The German troops are just outside Paris. Georg escapes to Marseille at the last moment. His luggage contains the legacy of a writer named Weidel, who took his own life out of fear of persecution. This legacy comprises a manuscript, some letters and the Mexican Embassy’s assurance of a visa. Only those who can prove that they will leave are allowed in this port town, and one needs an entry permit from a potential host country. Assuming the identity of Weidel, Georg tries to obtain one of the few scarce passages on a ship. But when Georg meets the mysterious Marie, his plans change.
“I don’t like it when the voice-over seems to be above everything else and in a God-like position /.../. That’s why I decided to have the story narrated by the barkeeper in the third person. He doesn’t con us so much as he tells the story like a bad witness would. /.../ He remembers things incorrectly, but by doing so he himself becomes part of the narrative. That was my idea – to also show the narrator’s longing and desires.” (Christian Petzold)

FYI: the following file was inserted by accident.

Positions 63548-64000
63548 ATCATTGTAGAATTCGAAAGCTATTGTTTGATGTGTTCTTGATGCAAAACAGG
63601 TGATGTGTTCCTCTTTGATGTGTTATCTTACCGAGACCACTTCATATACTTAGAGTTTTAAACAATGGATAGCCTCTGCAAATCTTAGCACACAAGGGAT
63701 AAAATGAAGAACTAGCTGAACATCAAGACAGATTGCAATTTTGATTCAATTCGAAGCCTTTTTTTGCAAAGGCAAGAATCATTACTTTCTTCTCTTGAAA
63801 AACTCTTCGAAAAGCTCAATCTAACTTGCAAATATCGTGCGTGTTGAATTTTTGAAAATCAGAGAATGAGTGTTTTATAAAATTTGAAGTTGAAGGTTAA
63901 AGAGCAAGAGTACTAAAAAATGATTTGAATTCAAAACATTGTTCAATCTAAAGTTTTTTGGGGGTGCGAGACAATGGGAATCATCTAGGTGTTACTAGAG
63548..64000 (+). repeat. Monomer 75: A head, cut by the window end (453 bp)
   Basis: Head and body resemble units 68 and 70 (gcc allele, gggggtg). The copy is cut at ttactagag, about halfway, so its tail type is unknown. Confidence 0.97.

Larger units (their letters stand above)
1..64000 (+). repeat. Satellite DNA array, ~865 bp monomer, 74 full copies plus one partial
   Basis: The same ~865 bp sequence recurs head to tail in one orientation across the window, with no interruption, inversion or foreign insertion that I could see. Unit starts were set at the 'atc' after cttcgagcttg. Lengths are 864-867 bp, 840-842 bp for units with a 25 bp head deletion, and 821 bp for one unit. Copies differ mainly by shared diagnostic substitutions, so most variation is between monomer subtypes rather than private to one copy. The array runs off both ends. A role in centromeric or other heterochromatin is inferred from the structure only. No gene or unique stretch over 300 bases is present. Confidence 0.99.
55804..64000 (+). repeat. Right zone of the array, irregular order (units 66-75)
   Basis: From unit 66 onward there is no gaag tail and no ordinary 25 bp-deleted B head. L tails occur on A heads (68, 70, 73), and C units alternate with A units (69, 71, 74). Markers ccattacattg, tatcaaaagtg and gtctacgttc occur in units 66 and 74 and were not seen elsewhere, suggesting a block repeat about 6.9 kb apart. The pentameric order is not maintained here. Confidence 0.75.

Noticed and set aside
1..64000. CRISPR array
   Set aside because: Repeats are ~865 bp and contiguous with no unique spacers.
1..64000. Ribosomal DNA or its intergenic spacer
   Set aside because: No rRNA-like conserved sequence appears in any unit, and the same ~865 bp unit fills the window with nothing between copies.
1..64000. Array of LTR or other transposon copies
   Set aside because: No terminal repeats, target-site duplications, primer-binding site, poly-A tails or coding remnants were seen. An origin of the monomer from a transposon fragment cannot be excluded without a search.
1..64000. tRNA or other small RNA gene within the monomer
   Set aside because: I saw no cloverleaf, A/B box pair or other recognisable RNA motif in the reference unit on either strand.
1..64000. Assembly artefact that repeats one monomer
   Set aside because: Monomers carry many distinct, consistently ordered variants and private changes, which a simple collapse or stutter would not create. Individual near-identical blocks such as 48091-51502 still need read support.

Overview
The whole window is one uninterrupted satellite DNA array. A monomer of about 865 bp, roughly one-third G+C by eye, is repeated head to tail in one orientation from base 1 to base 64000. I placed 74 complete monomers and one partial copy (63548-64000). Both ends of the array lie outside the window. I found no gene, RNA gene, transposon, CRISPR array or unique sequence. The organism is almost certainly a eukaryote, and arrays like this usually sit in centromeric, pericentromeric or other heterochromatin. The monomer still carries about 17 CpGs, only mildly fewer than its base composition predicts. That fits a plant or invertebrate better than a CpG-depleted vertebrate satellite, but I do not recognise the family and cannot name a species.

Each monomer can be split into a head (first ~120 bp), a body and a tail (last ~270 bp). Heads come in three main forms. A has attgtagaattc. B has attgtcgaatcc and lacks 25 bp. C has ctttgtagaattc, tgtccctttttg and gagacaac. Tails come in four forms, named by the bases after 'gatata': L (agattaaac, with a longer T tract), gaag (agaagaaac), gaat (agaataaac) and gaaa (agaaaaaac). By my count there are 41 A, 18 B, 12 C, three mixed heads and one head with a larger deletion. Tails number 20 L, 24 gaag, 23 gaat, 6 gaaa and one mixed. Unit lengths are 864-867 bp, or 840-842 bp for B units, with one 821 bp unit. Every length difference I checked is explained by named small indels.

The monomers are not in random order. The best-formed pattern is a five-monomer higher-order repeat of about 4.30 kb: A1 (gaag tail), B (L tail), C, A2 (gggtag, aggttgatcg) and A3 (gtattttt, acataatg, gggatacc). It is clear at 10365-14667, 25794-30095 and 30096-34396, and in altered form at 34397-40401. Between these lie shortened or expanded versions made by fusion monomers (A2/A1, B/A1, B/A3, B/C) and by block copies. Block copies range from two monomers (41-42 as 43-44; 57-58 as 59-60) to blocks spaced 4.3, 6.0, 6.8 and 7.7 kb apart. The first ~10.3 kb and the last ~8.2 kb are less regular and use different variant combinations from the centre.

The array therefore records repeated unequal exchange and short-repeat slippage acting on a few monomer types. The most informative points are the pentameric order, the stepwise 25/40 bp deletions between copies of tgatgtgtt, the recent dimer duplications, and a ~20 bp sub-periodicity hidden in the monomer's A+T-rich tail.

Born in Hilden in 1960. He first studied German language and literature as well as drama, followed by studies at the German Film and Television Academy in Berlin, during which time he was assistant director to Harun Farocki. He started out in his own right directing award-winning TV films, and made his first feature film, The State I Am In, in 2001. He has attained international renown as one of the most prominent young German filmmakers with Ghosts and Yella.